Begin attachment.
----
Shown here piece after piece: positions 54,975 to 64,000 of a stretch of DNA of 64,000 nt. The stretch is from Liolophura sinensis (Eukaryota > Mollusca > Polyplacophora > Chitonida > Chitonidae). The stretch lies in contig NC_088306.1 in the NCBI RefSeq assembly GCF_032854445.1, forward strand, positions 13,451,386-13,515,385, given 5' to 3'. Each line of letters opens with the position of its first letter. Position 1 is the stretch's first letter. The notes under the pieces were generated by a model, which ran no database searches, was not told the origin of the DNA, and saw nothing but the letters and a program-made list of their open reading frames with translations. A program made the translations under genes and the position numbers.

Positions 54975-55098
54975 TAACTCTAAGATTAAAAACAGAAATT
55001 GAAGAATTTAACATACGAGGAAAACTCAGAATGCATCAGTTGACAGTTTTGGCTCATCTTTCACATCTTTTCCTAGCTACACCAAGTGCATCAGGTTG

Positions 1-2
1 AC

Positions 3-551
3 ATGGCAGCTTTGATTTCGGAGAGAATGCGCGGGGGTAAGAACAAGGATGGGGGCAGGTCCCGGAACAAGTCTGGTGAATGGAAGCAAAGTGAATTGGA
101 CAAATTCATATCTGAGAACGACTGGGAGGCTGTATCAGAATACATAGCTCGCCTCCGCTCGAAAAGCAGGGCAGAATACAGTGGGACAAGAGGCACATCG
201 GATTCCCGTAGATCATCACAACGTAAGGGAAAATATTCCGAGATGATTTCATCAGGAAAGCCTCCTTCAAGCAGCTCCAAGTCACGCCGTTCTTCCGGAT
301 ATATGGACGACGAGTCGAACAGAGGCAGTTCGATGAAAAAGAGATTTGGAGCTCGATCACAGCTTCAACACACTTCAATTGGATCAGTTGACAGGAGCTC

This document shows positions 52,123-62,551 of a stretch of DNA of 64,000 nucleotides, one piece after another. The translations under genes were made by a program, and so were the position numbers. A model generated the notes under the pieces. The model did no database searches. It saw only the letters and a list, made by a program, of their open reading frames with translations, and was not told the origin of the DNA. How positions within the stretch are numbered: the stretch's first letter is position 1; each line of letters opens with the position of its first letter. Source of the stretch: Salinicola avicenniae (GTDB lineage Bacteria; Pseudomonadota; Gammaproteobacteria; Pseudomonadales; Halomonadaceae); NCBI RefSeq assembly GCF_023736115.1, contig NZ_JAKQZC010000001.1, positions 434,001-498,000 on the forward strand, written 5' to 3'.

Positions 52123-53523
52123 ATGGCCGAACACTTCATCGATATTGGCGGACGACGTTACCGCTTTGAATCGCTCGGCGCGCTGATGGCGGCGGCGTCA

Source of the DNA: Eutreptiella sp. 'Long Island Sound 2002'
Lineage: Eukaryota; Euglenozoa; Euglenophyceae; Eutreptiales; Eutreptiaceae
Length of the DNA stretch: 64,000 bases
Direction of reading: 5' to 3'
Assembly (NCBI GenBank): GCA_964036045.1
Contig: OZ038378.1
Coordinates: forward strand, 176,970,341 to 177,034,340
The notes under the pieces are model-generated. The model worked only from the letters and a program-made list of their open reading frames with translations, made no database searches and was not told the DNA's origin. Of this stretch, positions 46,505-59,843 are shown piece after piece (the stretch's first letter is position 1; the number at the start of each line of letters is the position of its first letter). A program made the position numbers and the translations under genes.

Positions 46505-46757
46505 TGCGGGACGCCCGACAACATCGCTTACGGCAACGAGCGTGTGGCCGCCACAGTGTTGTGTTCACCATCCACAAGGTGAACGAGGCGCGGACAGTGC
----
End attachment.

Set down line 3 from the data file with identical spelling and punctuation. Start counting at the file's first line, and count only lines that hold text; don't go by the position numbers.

54975 TAACTCTAAGATTAAAAACAGAAATT